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Fri. Jun 21st, 2024

In its bid to attract investors who have always been complaining about unreliable power supply as one of the major reasons why they are not investing in Tanzania, the government of Tanzania through its Ministry of Energy and Minerals (MEM) has published an Electricity Supply Industry Reform Strategy and Roadmap for 2014 to 2025.

This comes after the government of Tanzania realizing that project developers are keen to participate and that a multitude of funds are available to support them, however developers encounter the stumbling blocks of non-project financeable risk allocation in power purchase agreements and concerns with tariff structures.

According to a statement issued by Africa Press Organization (APO) on behalf of on behalf of EnergyNet this view was echoed during the Tanzania panel at the Africa Energy Forum in Istanbul in June at which Tanzania Electricity Supplying Company (TANESCO) specifically addressed this point.

“The Roadmap seeks to respond to private sector concerns with its key focal points being TANESCO operational and financial transformation, strengthening of the governance and performance of the sector and attracting private investment,” said in the statement.

The Roadmap has reportedly attracted headlines due to its reference that the proposed reform would involve investment of $11.4 billion ($1.9 billion per annum) of which 73.5 percent is allocated towards generation.

Further, the Roadmap acknowledges that such funds cannot be raised by Government of Tanzania and development funds alone, and therefore private sector involvement is required, particularly in respect of generation. This reference has been accompanied by clear statements of recognition across the government’s energy sector that private sector involvement is required and that such involvement entails credible financial and institutional reform.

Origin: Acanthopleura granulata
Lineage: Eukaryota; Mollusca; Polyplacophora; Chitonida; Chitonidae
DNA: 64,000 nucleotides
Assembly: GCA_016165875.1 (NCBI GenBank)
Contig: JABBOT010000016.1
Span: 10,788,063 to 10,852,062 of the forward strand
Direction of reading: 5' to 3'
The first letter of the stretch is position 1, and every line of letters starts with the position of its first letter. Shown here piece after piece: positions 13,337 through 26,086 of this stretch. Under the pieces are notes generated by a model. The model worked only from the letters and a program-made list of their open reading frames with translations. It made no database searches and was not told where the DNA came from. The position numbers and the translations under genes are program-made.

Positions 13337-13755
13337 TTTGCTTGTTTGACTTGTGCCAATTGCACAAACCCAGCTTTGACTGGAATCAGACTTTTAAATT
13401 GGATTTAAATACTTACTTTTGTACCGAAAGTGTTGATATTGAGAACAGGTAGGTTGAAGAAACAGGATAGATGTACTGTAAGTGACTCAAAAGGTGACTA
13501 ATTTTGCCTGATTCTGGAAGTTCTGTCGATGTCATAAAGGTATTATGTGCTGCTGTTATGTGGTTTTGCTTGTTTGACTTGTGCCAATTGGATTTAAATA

Following the recommendations in a series of external consultants’reports, the Roadmap proposes the staged unbundling of TANESCO, provision for TANESCO paying off its current debts, and the retirement of costly emergency power producers (EPPs).

The Roadmap takes the long term view, focusing on an increase in installed power capacity to at least 10,000 MW by 2025, at which point the phased unbundling of TANESCO would be completed. The time periods are broken down into immediate term, short term, medium term and long term. In terms of structure, the electricity sector is set to transition from the current integrated monopoly model through to a single buyer model (with a separate state generation company and distribution companies), and thereafter to a retail competition model which should ensure competition and cost efficiency.

Amongst other reforms is according to the statement to, establishment of a task force to monitor the  implementation of the Roadmap, a transition and change management at TANESCO to manage the reform process.

TANESCO’s indebtedness is to be fixed by improvement of debt collection, prepaid revenue collection – the mass roll out of LUKU prepaid meters, including at governmental institutions – and the recent 39.92 percent retail tariff increase to ensure a cost-effective base. This is expected to enable TANESCO to pay its EPP and IPP creditors in the near term, with the further assistance of funds being drawn down through World Bank and AfDB disbursements.

The Roadmap states that Tanzania government will review the existing regulatory framework to create necessary conditions for participation of the private sector.

Under the current legislative framework the agreement is only permitted to guarantee TANESCO’s liabilities in respect of its borrowings; it does not cover unpaid amounts under power purchase agreements.

The Roadmap nods to the diversification of energy sources, and in particular envisages large increases in gas and coal at 3,968MW and 2,900MW of additional capacity respectively. As for renewables, 200MW of wind, 100MW of solar, and 200MW of geothermal are contemplated.

The point was reportdely well made by a renewables developer at the Africa Energy Forum that  as many of TANESCO’s problems were caused by the dire effect of climate change on East Africa’s previously predictable rainy seasons curtailing output of hydropower plants – it is right that renewable power is a strong feature of Tanzania’s proposed energy portfolio.

The role of the regulator, EWURA, will be unchanged during the unbundling process except for naturally transitioning its realm of responsibility to cover the proposed unbundled entities and preparing the necessary licensing regime and other documentation to support the Roadmap.

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